Our annual internal design competition challenges our employees to exercise their knowledge and creativity to explore new and innovative ideas to integrate into the maritime market.
This year’s design competition featured many unique and innovative Autonomy and Automation concepts. Our panel of judges was impressed with the diversity of ideas and the innovative thinking that our staff brought forward. The results of the competition were outstanding! Each presentation highlighted creativity within the marine market, which may ultimately lead to future business. The winning participants presented four unique and innovated solutions, each backed by solid engineering and professional presentations. Deciding a winner was no easy task.
This year’s overall design competition winner is G&C Australia’s Managing Director, Levi Catton, with his concept, The Prion – A Deployable Persistent Surveillance USV. The Prion was the most innovative, advanced, and thoroughly presented concept this year and has the highest potential to be brought to market. Levi’s design concept is a deployable light USV for long-range, long-term autonomous surveillance missions. His design employs wave, solar, and wind power with battery storage to provide a reliable long-term minimum power generation profile to support enhanced persistence and assured availability of C4, surveillance and transit functions.
The Prion is also intended to be employed in a highly distributed fleet to provide a wide area network of flexible, relocatable surface sensors, which requires minimal human monitoring and intervention. The design embodies currently available and operational technologies in a uniquely deployable and persistent package with very competitive affordability compared with other surveillance modalities. The persistent coverage and cost of surveillance can be improved by supplementing existing high cost asses with a low cost distribution of a USV fleet.
Electrical Engineer Kevin Bromberger, created an innovative design solution for power generation on an unmanned UUV glider. Truly self-reliant naval vehicles will require a level of self-dependence that extends beyond simple navigation and decision-making. The autonomous vessels of the future will need to possess the capability to carry out long duration missions without the need to be refueled and constantly maintained.
Power Generation is currently the largest limiting factor for long range UUVs. A fleet of UUVs capable of carrying out missions for months or even years will become vital for our ability to maintain both a forward presence and an advance understanding of the evolving naval landscape. As the development of UUVs expands the best option for optimizing power generation is leveraging recent advances in renewable energy. In his project, Kevin examined innovative solutions for autonomous power generation and consumption; underwater solar cells, Hydrokinetic power generation and variable-buoyancy propulsion.
Senior Principal Naval Architect Pat Naughton presented the most practical concept for G&C Internal Research and Development (IRAD) incorporation; The Small Adaptable Mother Ship (SAMS) Design Space Exploration. Pat summarizes an early stage design space exploration for small, ocean-going, vessels optimized to serve as mother ships for automated and/or autonomous (A&A) small crafts through many facets. His research began by investigating the potential roles for Small Adaptable Mother Ship, Parametric Analyses of dimension and weights, investigating design constraints, and analyzing unique design features, particularly in way of powering and handling of organic overboard vehicles. Many NATO and allied navies are in need of replacing legacy Mine Countermeasure Vessels (MCMVs). SAMS outfitted with modular A&A systems can provide them with a relatively low cost, multi-use platform to take the place of multiple one-off or limited run specialized vessels.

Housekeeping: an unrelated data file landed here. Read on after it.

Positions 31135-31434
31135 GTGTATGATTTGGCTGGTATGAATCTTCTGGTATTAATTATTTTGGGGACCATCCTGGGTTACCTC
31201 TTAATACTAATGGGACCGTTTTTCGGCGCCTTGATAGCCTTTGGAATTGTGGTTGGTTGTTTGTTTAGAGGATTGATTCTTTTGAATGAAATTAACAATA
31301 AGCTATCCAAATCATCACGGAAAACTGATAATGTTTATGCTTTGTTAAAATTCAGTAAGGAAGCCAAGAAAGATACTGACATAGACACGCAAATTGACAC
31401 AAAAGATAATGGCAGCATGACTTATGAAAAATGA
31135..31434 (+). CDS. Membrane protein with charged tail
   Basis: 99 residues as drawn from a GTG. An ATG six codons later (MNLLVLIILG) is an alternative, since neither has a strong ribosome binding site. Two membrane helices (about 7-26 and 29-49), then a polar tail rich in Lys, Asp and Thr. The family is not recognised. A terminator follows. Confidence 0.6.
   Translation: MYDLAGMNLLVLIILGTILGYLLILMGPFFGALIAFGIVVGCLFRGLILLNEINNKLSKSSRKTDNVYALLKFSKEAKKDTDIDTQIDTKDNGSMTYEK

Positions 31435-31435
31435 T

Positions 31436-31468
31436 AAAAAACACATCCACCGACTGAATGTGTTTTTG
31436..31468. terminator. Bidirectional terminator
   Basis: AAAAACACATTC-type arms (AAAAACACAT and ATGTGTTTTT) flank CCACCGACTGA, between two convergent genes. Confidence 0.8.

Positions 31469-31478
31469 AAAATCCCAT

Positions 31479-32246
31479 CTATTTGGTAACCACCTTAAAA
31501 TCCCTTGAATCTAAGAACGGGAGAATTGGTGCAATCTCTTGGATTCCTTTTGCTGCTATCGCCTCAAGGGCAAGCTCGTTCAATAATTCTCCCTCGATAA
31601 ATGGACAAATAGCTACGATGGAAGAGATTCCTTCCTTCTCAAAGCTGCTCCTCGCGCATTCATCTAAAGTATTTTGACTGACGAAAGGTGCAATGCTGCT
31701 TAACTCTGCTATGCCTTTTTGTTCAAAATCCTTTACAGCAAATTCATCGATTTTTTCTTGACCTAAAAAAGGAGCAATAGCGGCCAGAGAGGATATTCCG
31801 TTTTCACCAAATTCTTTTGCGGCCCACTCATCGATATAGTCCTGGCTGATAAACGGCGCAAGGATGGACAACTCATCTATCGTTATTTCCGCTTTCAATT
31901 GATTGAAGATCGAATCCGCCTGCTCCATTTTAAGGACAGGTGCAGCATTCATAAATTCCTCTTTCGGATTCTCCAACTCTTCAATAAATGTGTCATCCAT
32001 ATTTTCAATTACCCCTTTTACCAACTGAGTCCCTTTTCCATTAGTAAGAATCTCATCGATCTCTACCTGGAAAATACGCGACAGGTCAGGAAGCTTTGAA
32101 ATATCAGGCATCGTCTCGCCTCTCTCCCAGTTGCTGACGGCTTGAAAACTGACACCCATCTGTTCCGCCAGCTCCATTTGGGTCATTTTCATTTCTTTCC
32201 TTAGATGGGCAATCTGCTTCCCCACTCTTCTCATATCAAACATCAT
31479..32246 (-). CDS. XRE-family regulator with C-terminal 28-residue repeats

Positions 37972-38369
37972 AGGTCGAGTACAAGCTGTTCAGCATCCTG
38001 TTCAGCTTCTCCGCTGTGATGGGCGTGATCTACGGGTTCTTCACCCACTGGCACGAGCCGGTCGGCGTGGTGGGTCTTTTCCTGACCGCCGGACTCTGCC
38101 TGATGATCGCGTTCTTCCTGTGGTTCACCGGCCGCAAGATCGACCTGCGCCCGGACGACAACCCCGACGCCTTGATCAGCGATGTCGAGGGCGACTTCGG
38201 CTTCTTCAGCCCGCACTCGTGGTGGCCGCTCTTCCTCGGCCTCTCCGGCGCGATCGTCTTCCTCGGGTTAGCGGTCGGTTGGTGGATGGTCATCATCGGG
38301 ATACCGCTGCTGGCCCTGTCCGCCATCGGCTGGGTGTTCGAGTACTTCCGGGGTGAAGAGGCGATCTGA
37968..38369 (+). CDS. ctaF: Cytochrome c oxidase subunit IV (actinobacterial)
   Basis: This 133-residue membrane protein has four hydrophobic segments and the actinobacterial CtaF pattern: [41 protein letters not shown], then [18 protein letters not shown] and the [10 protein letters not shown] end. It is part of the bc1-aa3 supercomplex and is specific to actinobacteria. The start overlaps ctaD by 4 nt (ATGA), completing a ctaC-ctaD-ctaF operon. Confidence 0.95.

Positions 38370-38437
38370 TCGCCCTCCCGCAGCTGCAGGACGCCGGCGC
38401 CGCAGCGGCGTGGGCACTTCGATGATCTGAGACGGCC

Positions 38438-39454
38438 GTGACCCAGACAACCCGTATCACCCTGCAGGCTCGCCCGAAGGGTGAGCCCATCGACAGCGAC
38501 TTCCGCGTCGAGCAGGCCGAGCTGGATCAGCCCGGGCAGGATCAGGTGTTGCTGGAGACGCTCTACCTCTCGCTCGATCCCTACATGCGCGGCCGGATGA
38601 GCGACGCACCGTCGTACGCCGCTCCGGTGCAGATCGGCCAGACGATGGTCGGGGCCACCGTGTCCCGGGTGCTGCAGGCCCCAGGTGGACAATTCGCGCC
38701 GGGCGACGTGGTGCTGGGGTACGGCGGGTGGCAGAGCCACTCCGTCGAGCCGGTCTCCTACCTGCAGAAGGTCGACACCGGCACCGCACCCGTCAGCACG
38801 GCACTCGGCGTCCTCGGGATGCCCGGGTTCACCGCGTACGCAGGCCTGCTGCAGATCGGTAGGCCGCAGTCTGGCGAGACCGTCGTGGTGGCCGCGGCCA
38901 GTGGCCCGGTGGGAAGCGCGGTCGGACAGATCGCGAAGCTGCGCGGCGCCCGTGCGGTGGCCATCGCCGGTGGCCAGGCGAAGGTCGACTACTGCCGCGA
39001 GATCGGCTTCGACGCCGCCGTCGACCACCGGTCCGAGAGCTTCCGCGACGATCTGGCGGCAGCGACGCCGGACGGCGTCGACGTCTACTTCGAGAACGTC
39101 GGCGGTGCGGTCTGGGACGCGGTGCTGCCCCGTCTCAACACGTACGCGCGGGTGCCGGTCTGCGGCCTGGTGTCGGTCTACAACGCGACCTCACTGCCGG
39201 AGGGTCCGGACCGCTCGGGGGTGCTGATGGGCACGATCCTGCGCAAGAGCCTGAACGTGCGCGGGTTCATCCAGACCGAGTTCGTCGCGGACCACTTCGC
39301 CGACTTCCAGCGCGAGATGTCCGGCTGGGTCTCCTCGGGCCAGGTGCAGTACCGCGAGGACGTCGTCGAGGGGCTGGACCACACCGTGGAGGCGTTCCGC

Legacy MCMVs typically are specially designed low-signature/shock resistant/high-cost vessels that result in limited range and endurance. The use of A&A crafts can now allow MCMVs to stand off from immediate danger, as well as deploy unmanned crafts to detect and neutralize mine threats. One Mother Ship can be re-outfitted to preform different roles throughout its service life such as, research, law enforcement, and low intensity naval roles.
Naval Architect Jonathan Hale developed an autonomous mine warfare concept with the most potential for immediate application. Jonathan’s focus began with the pressing need for the US to address and improve its current mine countermeasure (MCM) capabilities, because mines account for more damage to US ships than all other threats since 1945.
The limits of developing effective MCM lie not in the automation, but the need to deploy the platforms quickly, without risk to a larger, more valuable platform, and large enough quantities to mitigate loses. Jonathan’s solution is to employ platform airdrops and convert expeditionary sea base (ESBs) ships. The marine airdrops allow USVs to operate alone in contested waters until the mission is complete and keep the larger platform safe until given the all clear to recover the USV. Converting the ESB will need to accommodate 10-20 USVS, launch and recover systems, and refit armament for neutralization payloads. In order to mitigate losses and ensure confidence in success, enough MCM platforms will need to be deployed.